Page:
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Chapter 11

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Department
Global Management Studies
Course
GMS 200
Professor
Masoomeh Moharrer
Semester
Winter

Description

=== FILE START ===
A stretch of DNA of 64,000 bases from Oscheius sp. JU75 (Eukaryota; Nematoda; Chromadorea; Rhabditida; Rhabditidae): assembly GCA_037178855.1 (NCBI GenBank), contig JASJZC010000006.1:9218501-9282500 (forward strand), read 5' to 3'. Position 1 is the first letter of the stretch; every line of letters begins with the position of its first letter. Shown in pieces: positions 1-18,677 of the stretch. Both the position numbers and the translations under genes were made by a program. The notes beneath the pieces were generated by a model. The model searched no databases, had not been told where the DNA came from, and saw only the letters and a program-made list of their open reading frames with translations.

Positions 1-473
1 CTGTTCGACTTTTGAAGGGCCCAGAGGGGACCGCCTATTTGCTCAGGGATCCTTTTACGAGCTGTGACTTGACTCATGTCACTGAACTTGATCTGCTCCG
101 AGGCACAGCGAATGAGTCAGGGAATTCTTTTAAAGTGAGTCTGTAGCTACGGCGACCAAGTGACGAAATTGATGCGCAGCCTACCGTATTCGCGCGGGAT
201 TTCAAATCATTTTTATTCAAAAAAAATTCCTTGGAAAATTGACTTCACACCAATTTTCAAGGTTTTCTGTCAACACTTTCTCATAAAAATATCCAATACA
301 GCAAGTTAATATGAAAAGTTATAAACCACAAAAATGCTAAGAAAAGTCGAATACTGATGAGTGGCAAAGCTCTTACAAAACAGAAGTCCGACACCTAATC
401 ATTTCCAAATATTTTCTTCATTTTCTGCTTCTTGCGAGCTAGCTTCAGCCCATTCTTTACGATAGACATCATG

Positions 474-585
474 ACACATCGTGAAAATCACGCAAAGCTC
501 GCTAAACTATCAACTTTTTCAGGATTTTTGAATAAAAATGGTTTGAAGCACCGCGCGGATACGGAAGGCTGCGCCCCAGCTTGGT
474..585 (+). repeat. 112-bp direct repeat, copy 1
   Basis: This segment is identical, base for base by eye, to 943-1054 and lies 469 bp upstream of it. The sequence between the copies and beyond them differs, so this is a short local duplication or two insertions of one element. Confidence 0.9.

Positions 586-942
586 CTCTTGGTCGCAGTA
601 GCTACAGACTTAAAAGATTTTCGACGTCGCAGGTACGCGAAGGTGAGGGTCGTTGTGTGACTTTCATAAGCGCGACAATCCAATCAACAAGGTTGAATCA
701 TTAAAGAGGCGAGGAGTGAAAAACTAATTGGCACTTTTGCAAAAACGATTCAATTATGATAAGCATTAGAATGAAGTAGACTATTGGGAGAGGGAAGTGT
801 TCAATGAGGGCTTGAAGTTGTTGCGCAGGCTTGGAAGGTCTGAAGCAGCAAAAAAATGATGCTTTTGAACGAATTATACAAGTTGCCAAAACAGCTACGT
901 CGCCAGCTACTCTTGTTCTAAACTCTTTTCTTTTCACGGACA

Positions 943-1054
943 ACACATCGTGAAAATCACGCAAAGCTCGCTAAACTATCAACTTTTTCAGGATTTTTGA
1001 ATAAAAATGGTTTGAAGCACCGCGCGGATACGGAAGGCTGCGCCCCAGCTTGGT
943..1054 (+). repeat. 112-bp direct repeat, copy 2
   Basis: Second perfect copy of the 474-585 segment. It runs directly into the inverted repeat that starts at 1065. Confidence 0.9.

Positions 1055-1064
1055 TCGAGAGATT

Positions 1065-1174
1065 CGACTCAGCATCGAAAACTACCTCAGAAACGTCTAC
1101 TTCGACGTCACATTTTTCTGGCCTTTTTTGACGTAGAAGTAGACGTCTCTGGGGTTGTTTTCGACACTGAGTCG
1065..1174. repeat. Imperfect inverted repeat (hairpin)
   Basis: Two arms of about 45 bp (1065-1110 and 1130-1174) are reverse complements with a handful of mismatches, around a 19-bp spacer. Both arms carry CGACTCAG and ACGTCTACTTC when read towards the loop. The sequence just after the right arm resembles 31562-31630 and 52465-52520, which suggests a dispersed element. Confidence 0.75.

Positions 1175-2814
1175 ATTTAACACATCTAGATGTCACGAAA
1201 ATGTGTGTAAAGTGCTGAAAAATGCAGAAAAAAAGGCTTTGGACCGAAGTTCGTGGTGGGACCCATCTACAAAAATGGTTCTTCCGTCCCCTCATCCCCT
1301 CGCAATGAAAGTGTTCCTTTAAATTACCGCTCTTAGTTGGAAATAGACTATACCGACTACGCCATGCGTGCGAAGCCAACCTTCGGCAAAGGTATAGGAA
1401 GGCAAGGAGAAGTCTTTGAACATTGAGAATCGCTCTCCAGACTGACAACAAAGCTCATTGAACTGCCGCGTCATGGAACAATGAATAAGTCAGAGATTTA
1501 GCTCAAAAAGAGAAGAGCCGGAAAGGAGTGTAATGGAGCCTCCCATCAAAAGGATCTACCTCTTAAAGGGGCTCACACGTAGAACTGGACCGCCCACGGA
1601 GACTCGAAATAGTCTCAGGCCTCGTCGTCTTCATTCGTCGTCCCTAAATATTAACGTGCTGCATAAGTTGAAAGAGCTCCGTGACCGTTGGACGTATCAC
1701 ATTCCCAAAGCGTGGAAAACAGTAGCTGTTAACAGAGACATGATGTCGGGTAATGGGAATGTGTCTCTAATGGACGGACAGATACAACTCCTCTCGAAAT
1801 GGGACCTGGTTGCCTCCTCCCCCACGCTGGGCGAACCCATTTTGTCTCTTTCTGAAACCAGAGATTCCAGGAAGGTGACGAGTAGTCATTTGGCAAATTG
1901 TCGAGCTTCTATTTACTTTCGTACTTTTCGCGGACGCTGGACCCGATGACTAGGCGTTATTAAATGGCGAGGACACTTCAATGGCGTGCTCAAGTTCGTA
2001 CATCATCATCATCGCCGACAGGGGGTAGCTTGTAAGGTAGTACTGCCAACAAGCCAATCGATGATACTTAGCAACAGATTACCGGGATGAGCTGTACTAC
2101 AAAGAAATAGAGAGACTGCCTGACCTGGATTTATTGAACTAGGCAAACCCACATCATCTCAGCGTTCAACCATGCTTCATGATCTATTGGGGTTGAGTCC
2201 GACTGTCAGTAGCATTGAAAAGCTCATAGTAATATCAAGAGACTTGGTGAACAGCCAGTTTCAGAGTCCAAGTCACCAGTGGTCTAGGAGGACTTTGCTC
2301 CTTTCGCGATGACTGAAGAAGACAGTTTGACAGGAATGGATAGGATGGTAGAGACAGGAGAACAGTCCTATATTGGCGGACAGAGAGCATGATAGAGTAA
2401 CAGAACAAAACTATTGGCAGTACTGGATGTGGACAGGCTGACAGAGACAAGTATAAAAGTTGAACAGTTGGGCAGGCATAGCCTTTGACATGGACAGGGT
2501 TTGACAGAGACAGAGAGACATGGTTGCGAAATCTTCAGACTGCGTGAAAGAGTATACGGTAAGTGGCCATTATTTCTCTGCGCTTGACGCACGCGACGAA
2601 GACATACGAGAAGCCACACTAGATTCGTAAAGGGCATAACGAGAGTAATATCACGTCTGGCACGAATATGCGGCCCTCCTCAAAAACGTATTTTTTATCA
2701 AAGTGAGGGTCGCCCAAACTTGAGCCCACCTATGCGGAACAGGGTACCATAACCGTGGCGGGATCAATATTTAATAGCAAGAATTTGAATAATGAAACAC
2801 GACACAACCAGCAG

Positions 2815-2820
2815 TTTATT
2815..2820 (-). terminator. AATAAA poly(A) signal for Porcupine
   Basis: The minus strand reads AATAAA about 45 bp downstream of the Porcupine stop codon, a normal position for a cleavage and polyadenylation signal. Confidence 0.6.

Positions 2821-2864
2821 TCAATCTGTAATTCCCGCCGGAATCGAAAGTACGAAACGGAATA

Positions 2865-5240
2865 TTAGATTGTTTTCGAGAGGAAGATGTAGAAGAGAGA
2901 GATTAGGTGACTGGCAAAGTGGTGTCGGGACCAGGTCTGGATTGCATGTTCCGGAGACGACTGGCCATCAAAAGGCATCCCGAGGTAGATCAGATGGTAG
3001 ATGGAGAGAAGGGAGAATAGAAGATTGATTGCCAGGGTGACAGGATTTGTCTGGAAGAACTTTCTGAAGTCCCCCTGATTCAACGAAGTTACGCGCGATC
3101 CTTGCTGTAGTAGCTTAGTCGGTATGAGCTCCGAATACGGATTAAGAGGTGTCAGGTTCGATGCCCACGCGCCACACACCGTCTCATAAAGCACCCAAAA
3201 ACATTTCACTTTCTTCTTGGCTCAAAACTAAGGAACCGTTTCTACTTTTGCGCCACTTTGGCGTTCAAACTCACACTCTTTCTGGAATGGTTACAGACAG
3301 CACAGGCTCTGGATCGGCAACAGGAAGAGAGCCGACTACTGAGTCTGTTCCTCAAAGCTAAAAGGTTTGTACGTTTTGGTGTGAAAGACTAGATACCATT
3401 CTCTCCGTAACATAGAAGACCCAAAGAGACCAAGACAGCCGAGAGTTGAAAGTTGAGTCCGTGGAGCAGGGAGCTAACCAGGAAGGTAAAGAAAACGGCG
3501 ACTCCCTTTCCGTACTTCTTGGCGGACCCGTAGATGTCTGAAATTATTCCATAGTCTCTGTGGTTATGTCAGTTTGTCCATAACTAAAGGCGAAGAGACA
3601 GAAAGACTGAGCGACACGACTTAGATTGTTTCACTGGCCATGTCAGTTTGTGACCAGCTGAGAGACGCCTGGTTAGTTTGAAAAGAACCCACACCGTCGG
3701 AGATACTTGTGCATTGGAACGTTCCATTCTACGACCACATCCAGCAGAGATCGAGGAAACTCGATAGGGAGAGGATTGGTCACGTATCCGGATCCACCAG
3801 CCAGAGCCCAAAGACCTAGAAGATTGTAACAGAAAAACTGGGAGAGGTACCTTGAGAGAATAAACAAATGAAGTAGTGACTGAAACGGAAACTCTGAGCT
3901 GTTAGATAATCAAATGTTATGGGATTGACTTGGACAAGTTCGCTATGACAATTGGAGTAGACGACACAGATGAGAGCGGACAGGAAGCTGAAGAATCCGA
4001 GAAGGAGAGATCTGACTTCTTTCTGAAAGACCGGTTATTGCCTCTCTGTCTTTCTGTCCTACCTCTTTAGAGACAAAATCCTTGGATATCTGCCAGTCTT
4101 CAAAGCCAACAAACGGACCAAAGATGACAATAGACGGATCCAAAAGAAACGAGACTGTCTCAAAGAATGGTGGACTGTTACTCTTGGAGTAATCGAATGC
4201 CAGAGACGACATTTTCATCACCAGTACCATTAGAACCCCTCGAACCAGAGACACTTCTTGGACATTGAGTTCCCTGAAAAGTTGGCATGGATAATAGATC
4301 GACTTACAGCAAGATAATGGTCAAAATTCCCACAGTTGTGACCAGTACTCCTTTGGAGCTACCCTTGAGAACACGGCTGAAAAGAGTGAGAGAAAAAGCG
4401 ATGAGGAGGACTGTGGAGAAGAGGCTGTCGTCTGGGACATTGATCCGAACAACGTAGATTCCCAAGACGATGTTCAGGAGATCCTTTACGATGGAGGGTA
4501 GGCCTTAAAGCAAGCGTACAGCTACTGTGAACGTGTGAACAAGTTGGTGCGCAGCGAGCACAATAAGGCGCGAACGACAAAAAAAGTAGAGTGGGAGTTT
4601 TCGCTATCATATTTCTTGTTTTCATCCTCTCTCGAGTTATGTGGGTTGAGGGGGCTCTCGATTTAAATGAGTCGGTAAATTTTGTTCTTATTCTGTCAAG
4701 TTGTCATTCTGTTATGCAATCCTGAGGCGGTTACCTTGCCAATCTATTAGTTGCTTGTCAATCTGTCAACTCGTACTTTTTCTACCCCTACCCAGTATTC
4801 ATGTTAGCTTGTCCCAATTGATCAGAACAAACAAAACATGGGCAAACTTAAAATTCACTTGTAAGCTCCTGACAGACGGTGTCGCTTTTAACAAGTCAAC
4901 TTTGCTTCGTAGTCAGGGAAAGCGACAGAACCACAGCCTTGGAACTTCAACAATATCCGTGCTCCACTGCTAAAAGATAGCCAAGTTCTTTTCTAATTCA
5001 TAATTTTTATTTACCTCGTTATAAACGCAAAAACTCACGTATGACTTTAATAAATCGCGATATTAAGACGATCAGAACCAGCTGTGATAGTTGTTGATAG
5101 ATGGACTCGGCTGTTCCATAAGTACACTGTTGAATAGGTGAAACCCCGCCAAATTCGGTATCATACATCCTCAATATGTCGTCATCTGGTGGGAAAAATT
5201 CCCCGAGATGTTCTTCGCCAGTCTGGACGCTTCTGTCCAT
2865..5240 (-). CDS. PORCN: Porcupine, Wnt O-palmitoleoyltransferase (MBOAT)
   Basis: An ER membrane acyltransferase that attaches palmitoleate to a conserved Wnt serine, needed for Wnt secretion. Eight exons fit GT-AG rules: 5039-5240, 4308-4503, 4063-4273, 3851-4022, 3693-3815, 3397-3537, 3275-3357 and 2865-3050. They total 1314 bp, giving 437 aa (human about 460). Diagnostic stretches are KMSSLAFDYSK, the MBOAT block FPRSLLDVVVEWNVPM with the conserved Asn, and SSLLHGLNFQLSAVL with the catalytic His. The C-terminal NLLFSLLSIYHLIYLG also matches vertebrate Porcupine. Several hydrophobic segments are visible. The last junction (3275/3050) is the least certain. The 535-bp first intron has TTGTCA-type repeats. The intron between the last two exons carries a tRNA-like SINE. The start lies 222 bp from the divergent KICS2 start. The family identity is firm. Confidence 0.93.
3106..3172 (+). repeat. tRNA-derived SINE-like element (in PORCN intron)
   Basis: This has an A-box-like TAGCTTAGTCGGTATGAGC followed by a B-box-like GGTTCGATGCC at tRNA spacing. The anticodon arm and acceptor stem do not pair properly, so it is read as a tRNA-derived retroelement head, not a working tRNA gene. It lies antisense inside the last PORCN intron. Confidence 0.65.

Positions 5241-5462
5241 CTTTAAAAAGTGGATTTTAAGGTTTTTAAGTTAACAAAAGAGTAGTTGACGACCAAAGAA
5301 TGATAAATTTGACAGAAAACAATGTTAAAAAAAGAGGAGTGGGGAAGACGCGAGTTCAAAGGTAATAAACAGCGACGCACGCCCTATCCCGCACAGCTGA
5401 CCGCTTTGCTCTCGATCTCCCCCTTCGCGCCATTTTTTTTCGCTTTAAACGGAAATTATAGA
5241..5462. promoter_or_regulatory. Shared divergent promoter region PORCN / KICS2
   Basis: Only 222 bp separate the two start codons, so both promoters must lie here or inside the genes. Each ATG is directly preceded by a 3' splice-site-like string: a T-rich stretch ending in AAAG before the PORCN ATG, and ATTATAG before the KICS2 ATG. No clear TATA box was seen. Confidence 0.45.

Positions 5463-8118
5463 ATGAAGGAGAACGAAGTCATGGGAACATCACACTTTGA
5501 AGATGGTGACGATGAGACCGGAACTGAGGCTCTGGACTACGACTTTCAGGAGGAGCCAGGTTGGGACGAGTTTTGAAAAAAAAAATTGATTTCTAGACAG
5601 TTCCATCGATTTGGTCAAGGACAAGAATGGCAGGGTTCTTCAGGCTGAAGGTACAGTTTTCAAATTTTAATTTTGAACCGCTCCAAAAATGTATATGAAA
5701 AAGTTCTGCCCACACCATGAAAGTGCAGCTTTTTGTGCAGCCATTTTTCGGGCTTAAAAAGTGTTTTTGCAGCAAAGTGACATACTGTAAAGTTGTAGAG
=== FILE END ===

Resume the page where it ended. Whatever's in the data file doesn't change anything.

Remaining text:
What is the nature of leadership? 4/11/2013 8:35:00 PM Leadership The process of inspiring others to work hard to accomplish important tasks. Contemporary leadership challenges:  Shorter time frames for accomplishing things.  Expectations for success on the first attempt.  Complex, ambiguous, and multidimensional problems.  Taking a long-term view while meeting short-term demands. Figure 11.1 Leading viewed in relationship to the other management functions. LEADERSHIP + POWER Power  Ability to get someone else to do something you want done or make things happen the way you want.  Power should be used to influence and control others for the common good rather seeking to exercise control for personal satisfaction. 2 sources of managerial power: POSITION power. Based on a manager’s official status in the organization’s hierarchy of authority. Reward power. capability to offer something of value. Coercive power. capability to punish or withhold positive outcomes. Legitimate power. organizational position or status confers the right to control those in subordinate positions. PERSONAL power. Based on the unique personal qualities that a person brings to the leadership situation. Expert power. capacity to influence others because of one’s knowledge and skills. Referent power. capacity to influence others because they admire you and want to identify positively with you. Figure 11.2 Sources of position power and personal power used by managers. LEADERSHIP + VISION Vision A future that one hopes to create or achieve in order to improve upon the present state of affairs. Visionary leadership brings to the situation a clear and compelling sense of the future as well as an understanding of how to get there. Meeting the challenges of visionary leadership:  Challenge the process.  Show enthusiasm.  Help others to act.  Set the example.  Celebrate achievements. LEADERSHIP AS SERVICE Servant leadership follower-centered and committed to helping others w. their work  ―Others centered‖ not ―self-centered‖.  Power not a ―zero-sum‖ quantity.  Focuses on empowerment, not power. Empowerment process through which managers enable and help others to gain power and achieve influence. Effective leaders empower others by providing them with:  Information.  Responsibility.  Authority.  Trust. What are the important leadership traits and behaviours? 4/11/2013 8:35:00 PM Traits that are important for leadership success:  Drive  Self-confidence  Creativity  Cognitive ability  Business knowledge  Motivation  Flexibility  Honesty and integrity Leadership behaviour theories focus on how leaders behave when working with followers.  Leadership styles are recurring patterns of behaviours exhibited by leaders. Basic dimensions of leadership behaviours:  Concern for the task to be accomplished.  Concern for the people doing the work. Task Concerns People Concerns  Plans and defines work to be done.  Acts warm and supportive toward  Assigns task responsibilities. followers.  Sets clear work standards.  Develops social rapport with followers.  Urges task completion.  Respects the feelings of followers.  Monitors performance results.  Is sensitive to followers’ needs.  Shows trust in followers. BLAKE AND MOUTON LEADERSHIP GRID: Team management. High task concern; high people concern. Authority-obedience management. High task concern; low people concern. Country club management. High people concern; low task concern. Impoverished management. Low task concern; low people concern. Middle of the road management. Non-committal for both task concern and people concern. Figure 11.3 Managerial styles in Blake and Mouton’s Leadership Grid. CLASSIC LEADERSHIP STYLES: Autocratic style. Emphasizes task over people, keeps authority and information within the leader’s tight control, and acts in a unilateral command-and-control fashion. Human relations style Emphasizes people over work Laissez-faire style. Shows little concern for task, lets the group make decisions, and acts with a ―do the best you can and don’t bother me‖ attitude. Democratic style. Committed to task and people, getting things done while sharing information, encouraging participation in decision making, and helping people develop skills and competencies. What are the contingency approaches to leadership? 4/11/2013 8:35:00 PM FIEDLER’S CONTINGENCY MODEL Good leadership depends on a match between leadership and situational demands. Determining leadership style:  Low LPC  task-motivated leaders.  High LPC  relationship-motivated leaders. Leadership is part of one’s personality, and therefore relatively enduring and difficult to change. Leadership style must be fit to the situation. Diagnosing situational control:  Quality of leader-member relations (good or poor) The degree to which the group supports the leader.  Degree of task structure (high or low)The extent to which task goals, procedures, and guidelines are clearly spelled out.  Amount of position power (strong or weak)The degree to which the position gives the leader power to reward and punish subordinates. TASK ORIENTED LEADERS are most successful in:  Very favourable (high control) situations.  Very unfavourable (low control) situations. RELATIONSHIP-ORIENTED LEADERS are most successful in:  Situations of moderate control. Figure 11.4 Matching leadership style and situation: summary predictions from Fiedler’s contingency theory. HERSEY-BLANCHARD SITUATIONAL LEADERSHIP MODEL  Leaders adjust their styles depending on the readiness of their followers to perform in a given situation.  Readiness — how able, willing and confident followers are in performing tasks. Figure 11.5 Leadership implications of the Hersey-Blanchard situational leadership model. Hersey-Blanchard leadership styles: Delegating. Participating.  Low-task, low-relationship style.  Low-task, high-relationship style.  Works best in high readiness-situations  Works best in low- to moderate- readiness situations. Selling Telling.  High-task, high-relationship style.  High-task, low-relationship style.  Work best in moderate- to high-  Work best in low-readiness situations. readiness situations. HOUSE’S PATH-GOAL LEADERSHIP THEORY Effective leadership deals with the paths through which followers can achieve goals. Leadership styles for dealing with path-goal relationships:  Directive leadership.  Supportive leadership.  Achievement-oriented leadership.  Participative leadership. Figure 11.6 Contingency relationships in the path-goal leadership theory. House’s leadership styles: Directive leadership. Supportive leadership.  Communicate expectations.  Make work pleasant.  Give directions.  Treat group members as equals.  Schedule work.  Be friendly and approachable.  Maintain performance standards.  Show concern for subordinates’ well-  Clarify leader’s role. being. Achievement-oriented leadership Participative leadership  Set challenging goals.  Involve subordinates in decision making.  Expect high performance levels.  Consult with subordinates.  Emphasize continuous improvement.  Ask for subordinates’ suggestions.  Display confidence in meeting high  Use subordinates’ suggestions. standards. When to use House’s leadership styles:  Use directive leadership when job assignments are ambiguous.  Use supportive leadership when worker self-confidence is low.  Use participative leadership when performance incentives are poor.  Use achievement-oriented leadership when task challenge is insufficient. Leader-Member Exchange Theory (LMX) Not all people are treated the same by leaders in leadership situations  ―In groups‖ (High LMX)  ―Out groups‖ (Low LMX)  Nature of the exchange is based on presumed characteristics by the leader High LMX relationship:  favourable personality  competency  compatibility Low LMX relationship:  low competency  unfavourable personality  low compatibility Figure 11.7 Elements of leader-member exchange theory. VROOM-JAGO LEADER-PARTICIPATION THEORY  Helps leaders choose the method of decision making that best fits the nature of the problem situation. Basic decision-making choices:  Authority decision: the leader makes the decision alone and then communicates it to the work group.  Consultative decision: the leader makes the decision after asking group members for information, advice, or opinions.  Group decision: all members participate in making a decision and work together to achieve a consensus regarding the preferred course of action. According to Vroom-Jago leader-participation theory: a leader should use AUTHORITY-ORIENTED DECISION METHODS when:  The leader has greater expertise to solve a problem.  The leader is confident and capable of acting alone.  Others are likely to accept and implement the decision.  Little or no time is available for discussion. a leader should use GROUP-ORIENTED AND PARTICIPATIVE DECISION METHODS when:  the leader lacks sufficient information to solve a problem by himself/herself.  the problem is unclear and help is needed to clarify the situation.  acceptance of the decision and commitment by others is necessary for implementation.  adequate time is available for true participation. Figure 11.8 Leadership implications of Vroom-Jago leader-participation model. Decision-making options in the Vroom-Jago leader-pa